For your Plan of Investigation section, you'll want to state exactly what you're going to do to answer your question. If you're doing a Chi-Square Test, for example, you'll want to set your Level of Confidence, Null and Alternate Hypotheses, and how you're going to gather your data (Google Form Survey, for example). If you're doing an IA for Biology or Chemistry, think of this section as your materials and procedures.
Experiment/Data and Statistical Test
After your Plan of Investigation, you'll actually write about the process you're doing to answer your question. For a statistical test, you'll want to explain how you got your data and put it all in a table. For other scientific experiments, you'll want to explain the steps you went through and what you learned after each step. Throughout your writing, please make sure that you're writing all the equations/formulas you're using and one example of you plugging a value into each formula. You should also include graphs such as histograms, line graphs, or scatter plots if it helps to demonstrate your results and adds to your paper. After each one of these graphs after every data table, however, you'll want to reflect on what your results tell you thus far.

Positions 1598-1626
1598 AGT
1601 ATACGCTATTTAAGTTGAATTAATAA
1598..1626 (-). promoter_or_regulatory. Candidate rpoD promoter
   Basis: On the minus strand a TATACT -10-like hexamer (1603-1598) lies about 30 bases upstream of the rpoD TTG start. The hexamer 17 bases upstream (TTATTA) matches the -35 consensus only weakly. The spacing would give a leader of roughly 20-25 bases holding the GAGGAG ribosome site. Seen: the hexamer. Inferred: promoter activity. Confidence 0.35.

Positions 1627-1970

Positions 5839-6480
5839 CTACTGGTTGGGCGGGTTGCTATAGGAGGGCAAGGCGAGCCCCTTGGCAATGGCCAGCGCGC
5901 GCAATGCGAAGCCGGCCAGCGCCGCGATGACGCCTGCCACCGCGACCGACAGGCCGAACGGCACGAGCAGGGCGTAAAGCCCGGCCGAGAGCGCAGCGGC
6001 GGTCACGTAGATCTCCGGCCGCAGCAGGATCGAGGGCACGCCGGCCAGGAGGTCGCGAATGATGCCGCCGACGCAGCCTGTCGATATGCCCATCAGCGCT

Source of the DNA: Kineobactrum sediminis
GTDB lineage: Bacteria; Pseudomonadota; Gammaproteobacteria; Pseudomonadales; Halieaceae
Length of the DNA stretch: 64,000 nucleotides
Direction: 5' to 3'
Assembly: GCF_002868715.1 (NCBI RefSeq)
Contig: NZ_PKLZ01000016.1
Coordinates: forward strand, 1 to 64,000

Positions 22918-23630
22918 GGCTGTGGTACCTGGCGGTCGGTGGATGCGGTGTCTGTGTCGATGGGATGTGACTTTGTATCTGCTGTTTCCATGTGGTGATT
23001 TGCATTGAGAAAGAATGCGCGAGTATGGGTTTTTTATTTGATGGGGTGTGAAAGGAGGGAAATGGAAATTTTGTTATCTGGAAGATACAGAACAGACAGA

In your conclusion, you'll want to explain what your results tell you about your research question and how your results will impact the world. For example, you can write about how it might lead business owners to reach a new target audience, how it might lead chemists to look at a new element or test, or how your results might lead to greater conservation efforts. It would also be good to include what the process of writing the IA taught you as a mode of reflection.
Hopefully this article helped you better understand what the IA is and how to succeed on it! As the due dates for IAs is coming up quickly at the time of this article's publication, good luck everyone!
By Canon Pham
Canon Pham is an IB Diploma Candidate and Junior at Glen A. Wilson High School who is passionate about using her voice to raise awareness of important issues and build community among like-minded people. After her first semester of Junior year, she started the IB Student Chronicle to help provide more information about the IB experience for prospective and first-year IB Diploma Candidates. She also writes for The Teen Magazine, tutors with Reading Partners, holds several leadership positions at school, and plays varsity tennis. Canon enjoys spending time with her two younger siblings, her adorable puppy dog, and her incredible group of friends.